May 26, 2014 04:28 PM|ploeh|LINK
It looks like one of the proposed new features of the next version of ASP.NET is a library or API simply titled Dependency Injection. In this post, I will provide feedback to the team on that particular
sub-project, in the form of an open blog post. The contents of this post
was originally posted on my blog.
Dependency Injection support
The details on the motivation for the Dependency Injection library are sparse, but I assume that the purpose is provide 'Dependency Injection support' to ASP.NET. If so, that motivation is laudable, because Dependency
Injection (DI) is the proper way to write loosely coupled code when using Object-Oriented Design.
Some parts of the ASP.NET family already have DI support; personally, I'm most familiar with ASP.NET MVC and ASP.NET Web API. Other parts have proven rather hostile towards DI - most notably ASP.NET Web Forms. The problem with Web Forms is that Constructor
Injection is impossible, because the Web Forms framework doesn't provide a hook for creating new Page objects.
As far as I can tell, the current ASP.NET Dependency Injection code defines an interface for creating objects:
public interface ITypeActivator
params object parameters);
In addition to this central interface, there are other interfaces that enable you to configure a 'service collection', and then there are Adapters for
As far as I can tell, there's no web code in the ASP.NET Dependency Injection code base. In other words, this is a poster example of a Conforming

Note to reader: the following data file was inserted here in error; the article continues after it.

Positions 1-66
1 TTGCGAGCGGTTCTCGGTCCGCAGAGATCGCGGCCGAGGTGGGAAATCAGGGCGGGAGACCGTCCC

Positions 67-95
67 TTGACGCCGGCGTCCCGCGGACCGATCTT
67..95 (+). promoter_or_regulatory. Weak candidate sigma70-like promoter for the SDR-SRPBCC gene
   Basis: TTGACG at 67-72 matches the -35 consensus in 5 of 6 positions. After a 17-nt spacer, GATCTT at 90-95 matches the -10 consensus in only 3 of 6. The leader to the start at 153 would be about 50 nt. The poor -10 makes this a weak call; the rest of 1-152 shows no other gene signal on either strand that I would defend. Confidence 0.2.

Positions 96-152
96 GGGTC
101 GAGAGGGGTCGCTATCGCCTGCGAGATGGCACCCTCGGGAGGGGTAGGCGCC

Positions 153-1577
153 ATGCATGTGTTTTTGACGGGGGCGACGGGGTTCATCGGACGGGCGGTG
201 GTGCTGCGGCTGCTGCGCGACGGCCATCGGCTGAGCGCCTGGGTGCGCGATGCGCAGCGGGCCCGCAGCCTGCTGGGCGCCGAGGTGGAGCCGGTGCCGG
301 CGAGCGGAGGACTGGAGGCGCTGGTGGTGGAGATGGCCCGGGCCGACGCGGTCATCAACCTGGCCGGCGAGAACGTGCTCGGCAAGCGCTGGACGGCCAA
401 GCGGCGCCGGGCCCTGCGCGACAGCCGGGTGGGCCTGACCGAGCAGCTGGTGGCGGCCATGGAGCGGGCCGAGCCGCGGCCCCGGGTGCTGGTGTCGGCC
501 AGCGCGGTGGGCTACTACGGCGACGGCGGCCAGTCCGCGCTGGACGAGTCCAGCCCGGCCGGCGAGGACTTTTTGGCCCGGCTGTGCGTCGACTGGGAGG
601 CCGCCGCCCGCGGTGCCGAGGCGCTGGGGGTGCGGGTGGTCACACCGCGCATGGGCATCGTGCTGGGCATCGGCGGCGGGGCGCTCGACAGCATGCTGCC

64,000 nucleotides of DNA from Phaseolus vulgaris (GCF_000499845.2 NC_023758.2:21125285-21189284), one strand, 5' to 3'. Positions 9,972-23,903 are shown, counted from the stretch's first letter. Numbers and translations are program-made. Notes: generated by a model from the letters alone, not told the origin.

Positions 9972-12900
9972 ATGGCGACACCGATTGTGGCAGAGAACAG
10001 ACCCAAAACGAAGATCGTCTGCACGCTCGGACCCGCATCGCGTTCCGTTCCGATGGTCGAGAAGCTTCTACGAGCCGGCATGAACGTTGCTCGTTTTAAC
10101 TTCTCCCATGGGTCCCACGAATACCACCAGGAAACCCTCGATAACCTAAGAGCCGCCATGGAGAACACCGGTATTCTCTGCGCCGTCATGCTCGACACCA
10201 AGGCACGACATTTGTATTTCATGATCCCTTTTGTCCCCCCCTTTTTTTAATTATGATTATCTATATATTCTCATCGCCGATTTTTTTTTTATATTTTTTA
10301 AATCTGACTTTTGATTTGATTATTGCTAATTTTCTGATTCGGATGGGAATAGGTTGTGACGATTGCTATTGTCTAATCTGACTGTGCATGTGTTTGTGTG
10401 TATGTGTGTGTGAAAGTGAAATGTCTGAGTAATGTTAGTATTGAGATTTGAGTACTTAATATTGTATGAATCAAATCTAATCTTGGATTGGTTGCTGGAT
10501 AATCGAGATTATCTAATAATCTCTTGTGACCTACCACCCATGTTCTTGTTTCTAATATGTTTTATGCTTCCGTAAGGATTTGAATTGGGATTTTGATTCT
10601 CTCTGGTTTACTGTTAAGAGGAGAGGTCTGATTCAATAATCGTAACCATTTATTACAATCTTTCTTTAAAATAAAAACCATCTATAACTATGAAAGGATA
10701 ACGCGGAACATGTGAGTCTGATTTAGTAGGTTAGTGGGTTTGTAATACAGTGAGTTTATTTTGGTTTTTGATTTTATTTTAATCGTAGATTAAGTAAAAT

It's an excellent idea to add 'Dependency Injection support' to ASP.NET, for the few places where it's not already present. However, as I've previously explained, a Conforming Container isn't the right solution. The right solution is to put
the necessary extensibility points into the framework:
In addition to adding these required extensibility points, I recommend completely abandoning the project of defining a Conforming Container. The extensibility points should be added where they're used - the MVC Factories as part of MVC, the Web
Form Factories as part of Web Forms, etc. This will have the added benefit of making the ASP.NET Dependency Injection project redundant. Less code is better than more code.
"perfection is attained not when there is nothing more to add, but when there is nothing more to remove." - Antoine de Saint Exupéry
These are my general recommendations to the team, but if desired, I'd also like to offer my assistance with any particular issues the team might encounter.